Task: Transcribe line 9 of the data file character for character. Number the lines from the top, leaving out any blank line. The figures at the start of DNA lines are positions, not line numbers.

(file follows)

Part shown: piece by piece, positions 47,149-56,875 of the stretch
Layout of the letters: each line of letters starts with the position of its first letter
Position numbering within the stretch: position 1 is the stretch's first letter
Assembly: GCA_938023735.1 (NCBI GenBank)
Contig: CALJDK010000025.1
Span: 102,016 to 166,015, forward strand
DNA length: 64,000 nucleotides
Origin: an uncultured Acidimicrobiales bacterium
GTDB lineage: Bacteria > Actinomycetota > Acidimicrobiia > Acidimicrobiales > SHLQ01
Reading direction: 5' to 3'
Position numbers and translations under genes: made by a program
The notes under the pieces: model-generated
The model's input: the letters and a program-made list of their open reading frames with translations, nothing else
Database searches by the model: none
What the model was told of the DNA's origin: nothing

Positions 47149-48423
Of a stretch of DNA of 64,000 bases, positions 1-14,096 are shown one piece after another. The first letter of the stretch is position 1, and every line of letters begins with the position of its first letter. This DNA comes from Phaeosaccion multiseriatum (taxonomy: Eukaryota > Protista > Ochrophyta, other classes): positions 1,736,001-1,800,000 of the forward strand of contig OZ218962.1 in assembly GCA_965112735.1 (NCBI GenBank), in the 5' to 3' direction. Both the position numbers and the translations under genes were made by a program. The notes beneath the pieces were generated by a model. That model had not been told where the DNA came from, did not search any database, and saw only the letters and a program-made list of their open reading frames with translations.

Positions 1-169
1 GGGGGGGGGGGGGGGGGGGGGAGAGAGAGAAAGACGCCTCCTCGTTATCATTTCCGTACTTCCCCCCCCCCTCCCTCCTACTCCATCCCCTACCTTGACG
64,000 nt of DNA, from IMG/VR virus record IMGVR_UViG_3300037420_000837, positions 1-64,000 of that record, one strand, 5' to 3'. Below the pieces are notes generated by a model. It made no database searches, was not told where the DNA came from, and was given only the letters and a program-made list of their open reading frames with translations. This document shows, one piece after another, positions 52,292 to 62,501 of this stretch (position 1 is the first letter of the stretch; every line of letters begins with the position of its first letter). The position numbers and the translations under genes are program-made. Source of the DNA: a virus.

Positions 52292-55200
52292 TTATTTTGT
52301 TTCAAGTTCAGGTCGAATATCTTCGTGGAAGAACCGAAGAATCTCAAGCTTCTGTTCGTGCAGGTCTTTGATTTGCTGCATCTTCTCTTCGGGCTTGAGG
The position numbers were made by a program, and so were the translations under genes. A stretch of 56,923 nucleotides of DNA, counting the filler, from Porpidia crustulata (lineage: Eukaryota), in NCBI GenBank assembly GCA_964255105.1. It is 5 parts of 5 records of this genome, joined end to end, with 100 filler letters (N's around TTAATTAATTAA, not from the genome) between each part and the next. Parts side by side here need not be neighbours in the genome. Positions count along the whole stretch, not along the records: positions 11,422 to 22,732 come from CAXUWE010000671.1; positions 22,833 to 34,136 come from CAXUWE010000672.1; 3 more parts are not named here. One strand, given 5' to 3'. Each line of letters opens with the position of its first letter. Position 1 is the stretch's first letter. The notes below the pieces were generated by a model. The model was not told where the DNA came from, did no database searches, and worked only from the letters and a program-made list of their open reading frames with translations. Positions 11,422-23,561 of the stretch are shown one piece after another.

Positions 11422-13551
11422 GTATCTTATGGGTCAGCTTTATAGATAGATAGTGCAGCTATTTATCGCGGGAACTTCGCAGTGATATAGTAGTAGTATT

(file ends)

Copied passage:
GTDB lineage: Bacteria > Actinomycetota > Acidimicrobiia > Acidimicrobiales > SHLQ01